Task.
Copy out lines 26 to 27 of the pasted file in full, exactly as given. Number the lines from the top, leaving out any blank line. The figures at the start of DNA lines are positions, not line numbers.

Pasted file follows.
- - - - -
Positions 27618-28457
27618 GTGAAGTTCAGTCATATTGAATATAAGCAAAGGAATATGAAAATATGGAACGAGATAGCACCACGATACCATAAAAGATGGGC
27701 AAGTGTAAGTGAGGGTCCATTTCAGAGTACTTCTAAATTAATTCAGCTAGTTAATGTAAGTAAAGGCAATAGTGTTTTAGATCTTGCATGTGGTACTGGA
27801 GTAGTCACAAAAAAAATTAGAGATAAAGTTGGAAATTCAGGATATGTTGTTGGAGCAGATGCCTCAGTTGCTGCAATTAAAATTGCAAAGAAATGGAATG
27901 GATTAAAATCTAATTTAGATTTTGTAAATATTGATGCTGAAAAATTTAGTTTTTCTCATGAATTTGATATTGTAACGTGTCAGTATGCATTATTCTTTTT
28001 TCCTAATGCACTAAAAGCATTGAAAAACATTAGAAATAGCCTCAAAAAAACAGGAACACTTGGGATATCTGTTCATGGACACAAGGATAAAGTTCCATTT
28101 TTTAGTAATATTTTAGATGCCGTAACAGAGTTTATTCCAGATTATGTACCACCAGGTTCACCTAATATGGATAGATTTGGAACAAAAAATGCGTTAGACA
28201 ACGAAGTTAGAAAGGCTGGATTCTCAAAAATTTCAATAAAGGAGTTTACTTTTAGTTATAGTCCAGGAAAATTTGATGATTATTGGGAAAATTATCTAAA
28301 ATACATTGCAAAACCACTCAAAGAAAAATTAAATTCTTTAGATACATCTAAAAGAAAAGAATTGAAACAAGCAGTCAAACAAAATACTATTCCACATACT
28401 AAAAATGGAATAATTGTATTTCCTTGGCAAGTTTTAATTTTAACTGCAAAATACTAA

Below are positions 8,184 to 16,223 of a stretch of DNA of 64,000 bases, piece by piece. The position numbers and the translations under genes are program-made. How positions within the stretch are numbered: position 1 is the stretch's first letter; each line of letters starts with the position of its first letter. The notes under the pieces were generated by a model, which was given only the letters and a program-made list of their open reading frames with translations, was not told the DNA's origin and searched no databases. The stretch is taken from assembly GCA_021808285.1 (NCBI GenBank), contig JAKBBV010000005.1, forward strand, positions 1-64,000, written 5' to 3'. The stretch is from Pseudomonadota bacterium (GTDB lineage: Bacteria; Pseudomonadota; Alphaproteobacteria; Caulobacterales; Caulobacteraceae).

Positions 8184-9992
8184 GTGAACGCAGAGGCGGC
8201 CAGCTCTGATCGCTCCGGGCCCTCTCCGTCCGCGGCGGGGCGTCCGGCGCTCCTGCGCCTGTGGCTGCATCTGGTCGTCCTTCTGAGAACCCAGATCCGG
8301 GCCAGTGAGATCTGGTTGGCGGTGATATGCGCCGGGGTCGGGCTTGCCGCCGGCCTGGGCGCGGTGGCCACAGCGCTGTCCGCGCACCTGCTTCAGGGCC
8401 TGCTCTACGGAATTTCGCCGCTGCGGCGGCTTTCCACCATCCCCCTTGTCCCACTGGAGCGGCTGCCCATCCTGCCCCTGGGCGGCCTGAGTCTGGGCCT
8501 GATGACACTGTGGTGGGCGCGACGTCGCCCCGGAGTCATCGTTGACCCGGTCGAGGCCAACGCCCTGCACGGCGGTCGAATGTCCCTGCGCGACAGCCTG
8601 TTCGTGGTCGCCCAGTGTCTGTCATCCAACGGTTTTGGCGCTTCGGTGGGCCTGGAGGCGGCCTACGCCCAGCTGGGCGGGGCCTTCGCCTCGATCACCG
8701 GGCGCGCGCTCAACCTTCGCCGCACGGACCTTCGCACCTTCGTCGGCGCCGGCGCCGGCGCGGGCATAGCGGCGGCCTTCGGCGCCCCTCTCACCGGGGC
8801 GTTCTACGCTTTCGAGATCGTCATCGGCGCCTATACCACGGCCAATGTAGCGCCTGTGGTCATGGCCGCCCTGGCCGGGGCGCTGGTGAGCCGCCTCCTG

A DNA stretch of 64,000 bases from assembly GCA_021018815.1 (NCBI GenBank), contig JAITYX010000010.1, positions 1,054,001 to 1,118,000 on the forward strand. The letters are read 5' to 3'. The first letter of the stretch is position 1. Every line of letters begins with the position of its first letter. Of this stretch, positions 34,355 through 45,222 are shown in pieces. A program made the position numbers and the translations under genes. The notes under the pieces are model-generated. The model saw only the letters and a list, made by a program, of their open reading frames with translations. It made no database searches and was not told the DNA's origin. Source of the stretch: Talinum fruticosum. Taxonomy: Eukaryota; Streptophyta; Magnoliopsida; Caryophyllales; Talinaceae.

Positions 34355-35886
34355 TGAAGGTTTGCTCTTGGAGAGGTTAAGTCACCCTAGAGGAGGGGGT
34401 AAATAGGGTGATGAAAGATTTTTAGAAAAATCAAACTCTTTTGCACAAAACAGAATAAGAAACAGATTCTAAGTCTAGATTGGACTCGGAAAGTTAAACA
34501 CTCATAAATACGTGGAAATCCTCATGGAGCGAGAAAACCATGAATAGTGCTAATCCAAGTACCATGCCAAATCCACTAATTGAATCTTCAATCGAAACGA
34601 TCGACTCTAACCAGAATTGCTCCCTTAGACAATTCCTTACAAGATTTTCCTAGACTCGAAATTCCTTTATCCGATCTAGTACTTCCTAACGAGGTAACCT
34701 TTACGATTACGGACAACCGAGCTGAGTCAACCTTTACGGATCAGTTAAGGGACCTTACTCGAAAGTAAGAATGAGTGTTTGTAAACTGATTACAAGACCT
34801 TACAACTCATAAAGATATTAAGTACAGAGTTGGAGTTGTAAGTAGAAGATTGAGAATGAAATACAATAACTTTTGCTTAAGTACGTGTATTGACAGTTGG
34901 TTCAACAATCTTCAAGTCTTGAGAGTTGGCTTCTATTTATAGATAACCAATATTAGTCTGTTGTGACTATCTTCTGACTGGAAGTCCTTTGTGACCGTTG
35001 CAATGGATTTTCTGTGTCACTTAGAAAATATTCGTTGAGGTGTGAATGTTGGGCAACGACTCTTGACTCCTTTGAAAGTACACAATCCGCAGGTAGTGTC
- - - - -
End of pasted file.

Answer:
34601 TCGACTCTAACCAGAATTGCTCCCTTAGACAATTCCTTACAAGATTTTCCTAGACTCGAAATTCCTTTATCCGATCTAGTACTTCCTAACGAGGTAACCT
34701 TTACGATTACGGACAACCGAGCTGAGTCAACCTTTACGGATCAGTTAAGGGACCTTACTCGAAAGTAAGAATGAGTGTTTGTAAACTGATTACAAGACCT